Coylemand History, Family Crest & Coats of Arms
- Origins Available:
While the Anglicized versions of Irish names are familiar to most people, many Irish names have a long and proud Gaelic heritage that is often unknown. The Coylemand surname stems from two distinct Gaelic names O'Clúmháin, derived from the Irish root "clúmh," meaning "down," or "feathers," and from O Colmain, derived the Latin word "columba," which means "dove." 
Early Origins of the Coylemand family
The surname Coylemand was first found in County Sligo (Irish: Sligeach), in the province of Connacht in Northwestern Ireland, where they were a sept of O'Colmain, a branch of Hy Fiachrach. 
Early History of the Coylemand family
This web page shows only a small excerpt of our Coylemand research. Another 178 words (13 lines of text) covering the years 117 and 1172 are included under the topic Early Coylemand History in all our PDF Extended History products and printed products wherever possible.
Coylemand Spelling Variations
In the Middle Ages many people were recorded under different spellings each time their name was written down. Research on the Coylemand family name revealed numerous spelling variations, including Colman, Coleman, O'Colman, MacColeman, McColeman, Coalman, Coulman, Colemen, Colmen, Coalmen, Colmin, Colmen, Coulmen, Coulmin, Colemin and many more.
Early Notables of the Coylemand family (pre 1700)
More information is included under the topic Early Coylemand Notables in all our PDF Extended History products and printed products wherever possible.
Migration of the Coylemand family
Ireland saw an enormous decrease in its population in the 19th century due to immigration and death. This pattern of immigration began slowly in the late 18th century and gradually grew throughout the early portion of the 19th century. However, a dramatic increase in the country's immigration numbers occurred when the Great Potato Famine struck in the 1840s. The early immigrants to North America were primarily destined to be farmers tending to their own plot of land, those that came later initially settled within pre-established urban centers. These urban immigrants provided the cheap labor that the fast developing United States and soon to be Canada required. Regardless of their new lifestyle in North America, the Irish immigrants to the United States and Canada made invaluable contributions to their newly adopted societies. An investigation of immigrant and passenger lists revealed many Coylemands: Thomas Coleman, who arrived in America from Marlborough in Wiltshire, England; Thomas Coleman settled in Newbury, and later Boston, Massachusetts. He was under contract, but not indentured to Sir Richard Saltonstall, to keep his cattle. He was negligent and unfaithful, as the court ruled, but, strangely a year later in 1637.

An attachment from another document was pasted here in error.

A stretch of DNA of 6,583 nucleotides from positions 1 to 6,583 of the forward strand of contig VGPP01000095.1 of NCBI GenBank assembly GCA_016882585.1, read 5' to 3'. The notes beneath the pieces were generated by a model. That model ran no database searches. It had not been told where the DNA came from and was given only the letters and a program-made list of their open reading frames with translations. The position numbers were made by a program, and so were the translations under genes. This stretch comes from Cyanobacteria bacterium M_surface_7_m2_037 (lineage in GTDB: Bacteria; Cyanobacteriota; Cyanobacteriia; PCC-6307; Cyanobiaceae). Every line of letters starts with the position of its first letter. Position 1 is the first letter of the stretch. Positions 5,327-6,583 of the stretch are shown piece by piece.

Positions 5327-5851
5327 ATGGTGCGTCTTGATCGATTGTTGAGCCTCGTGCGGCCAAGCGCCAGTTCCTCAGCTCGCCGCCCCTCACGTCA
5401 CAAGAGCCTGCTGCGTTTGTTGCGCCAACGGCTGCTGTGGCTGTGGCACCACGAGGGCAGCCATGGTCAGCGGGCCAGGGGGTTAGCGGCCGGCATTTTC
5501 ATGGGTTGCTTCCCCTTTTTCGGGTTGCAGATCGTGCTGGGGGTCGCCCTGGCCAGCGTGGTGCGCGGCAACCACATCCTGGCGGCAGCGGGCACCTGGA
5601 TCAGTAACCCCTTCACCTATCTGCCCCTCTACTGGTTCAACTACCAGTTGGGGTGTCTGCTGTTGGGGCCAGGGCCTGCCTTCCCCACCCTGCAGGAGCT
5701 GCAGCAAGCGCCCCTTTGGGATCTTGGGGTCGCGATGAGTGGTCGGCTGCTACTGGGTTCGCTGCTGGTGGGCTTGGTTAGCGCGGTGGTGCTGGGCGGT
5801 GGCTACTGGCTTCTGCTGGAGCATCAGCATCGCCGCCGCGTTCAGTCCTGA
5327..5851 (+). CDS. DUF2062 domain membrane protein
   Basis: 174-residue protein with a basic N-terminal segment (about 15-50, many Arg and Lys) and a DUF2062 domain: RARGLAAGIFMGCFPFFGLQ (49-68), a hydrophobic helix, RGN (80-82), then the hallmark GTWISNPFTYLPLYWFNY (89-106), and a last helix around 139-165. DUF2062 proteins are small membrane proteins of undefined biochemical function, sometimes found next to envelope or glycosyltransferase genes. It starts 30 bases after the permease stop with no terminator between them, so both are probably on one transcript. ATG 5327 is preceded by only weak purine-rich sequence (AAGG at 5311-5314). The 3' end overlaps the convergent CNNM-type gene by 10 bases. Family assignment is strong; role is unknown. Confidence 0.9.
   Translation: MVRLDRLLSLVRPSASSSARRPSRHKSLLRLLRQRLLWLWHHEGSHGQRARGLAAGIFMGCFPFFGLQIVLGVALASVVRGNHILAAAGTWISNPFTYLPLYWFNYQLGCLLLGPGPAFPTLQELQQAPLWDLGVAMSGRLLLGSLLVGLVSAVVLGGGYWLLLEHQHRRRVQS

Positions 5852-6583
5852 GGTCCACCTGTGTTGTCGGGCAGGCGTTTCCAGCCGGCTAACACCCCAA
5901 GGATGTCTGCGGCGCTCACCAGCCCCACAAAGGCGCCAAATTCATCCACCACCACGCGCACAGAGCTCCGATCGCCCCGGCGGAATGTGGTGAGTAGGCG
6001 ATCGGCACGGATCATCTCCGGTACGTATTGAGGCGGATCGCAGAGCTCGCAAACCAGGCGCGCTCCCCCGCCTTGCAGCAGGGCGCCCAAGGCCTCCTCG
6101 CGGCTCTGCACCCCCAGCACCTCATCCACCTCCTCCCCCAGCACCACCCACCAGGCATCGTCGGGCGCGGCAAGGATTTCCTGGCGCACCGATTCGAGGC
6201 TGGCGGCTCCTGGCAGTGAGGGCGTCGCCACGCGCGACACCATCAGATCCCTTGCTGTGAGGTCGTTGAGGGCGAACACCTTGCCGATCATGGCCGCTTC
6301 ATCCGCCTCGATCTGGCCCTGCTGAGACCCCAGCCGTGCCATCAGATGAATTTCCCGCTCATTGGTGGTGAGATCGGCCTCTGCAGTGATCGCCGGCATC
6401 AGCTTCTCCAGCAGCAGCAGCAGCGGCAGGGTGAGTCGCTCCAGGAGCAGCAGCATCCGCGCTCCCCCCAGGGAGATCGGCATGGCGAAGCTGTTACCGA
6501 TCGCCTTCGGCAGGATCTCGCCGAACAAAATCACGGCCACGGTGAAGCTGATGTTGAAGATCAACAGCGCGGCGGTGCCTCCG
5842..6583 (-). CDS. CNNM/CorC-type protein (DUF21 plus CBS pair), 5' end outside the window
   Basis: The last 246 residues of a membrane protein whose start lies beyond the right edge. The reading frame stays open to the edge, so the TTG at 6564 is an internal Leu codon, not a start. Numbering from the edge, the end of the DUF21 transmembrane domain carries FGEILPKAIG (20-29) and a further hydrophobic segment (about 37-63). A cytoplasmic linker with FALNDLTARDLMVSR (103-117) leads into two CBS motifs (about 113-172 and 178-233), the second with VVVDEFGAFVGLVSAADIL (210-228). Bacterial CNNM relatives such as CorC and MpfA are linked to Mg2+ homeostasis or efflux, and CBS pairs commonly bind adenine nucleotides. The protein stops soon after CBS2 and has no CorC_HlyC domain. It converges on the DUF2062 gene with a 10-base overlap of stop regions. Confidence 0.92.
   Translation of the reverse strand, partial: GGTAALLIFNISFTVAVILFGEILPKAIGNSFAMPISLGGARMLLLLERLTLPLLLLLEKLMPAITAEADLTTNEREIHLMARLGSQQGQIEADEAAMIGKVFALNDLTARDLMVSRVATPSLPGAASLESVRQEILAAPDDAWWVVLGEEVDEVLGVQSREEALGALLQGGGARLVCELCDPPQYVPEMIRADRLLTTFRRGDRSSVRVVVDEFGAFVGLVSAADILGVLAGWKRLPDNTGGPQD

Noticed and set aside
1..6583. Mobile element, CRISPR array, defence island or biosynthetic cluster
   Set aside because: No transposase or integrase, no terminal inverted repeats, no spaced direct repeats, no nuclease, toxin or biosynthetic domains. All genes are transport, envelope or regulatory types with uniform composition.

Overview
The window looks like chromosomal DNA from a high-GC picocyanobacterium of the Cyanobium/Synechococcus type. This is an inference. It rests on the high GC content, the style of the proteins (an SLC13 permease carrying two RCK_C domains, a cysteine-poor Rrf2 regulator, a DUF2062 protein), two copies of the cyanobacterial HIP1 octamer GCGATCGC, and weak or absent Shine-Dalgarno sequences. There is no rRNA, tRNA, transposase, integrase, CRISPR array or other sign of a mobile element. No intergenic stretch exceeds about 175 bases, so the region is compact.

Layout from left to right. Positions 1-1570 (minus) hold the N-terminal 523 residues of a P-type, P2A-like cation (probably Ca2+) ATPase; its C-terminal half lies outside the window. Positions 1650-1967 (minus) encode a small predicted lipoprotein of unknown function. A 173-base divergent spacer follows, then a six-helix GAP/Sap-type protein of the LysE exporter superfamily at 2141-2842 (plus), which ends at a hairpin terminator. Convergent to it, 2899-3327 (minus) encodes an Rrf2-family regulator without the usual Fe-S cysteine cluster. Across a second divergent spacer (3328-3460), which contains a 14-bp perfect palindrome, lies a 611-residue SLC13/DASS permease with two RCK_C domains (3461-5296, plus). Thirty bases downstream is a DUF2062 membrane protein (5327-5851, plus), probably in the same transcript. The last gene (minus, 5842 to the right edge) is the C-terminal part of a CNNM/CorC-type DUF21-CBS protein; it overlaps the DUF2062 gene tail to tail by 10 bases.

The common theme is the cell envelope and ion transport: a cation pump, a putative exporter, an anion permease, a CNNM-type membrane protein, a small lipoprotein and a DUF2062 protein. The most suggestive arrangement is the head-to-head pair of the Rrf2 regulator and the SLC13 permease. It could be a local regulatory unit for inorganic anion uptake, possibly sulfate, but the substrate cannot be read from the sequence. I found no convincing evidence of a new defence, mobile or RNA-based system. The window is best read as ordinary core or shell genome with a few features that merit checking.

Related Stories +
- ^ Harrison, Henry, Surnames of the United Kingdom: A Concise Etymological Dictionary Baltimore: Geneological Publishing Company, 2013. Print
- ^ MacLysaght, Edward, More Irish Families. Dublin: Irish Academic Press, 1982. Print. (ISBN 0-7165-0126-0)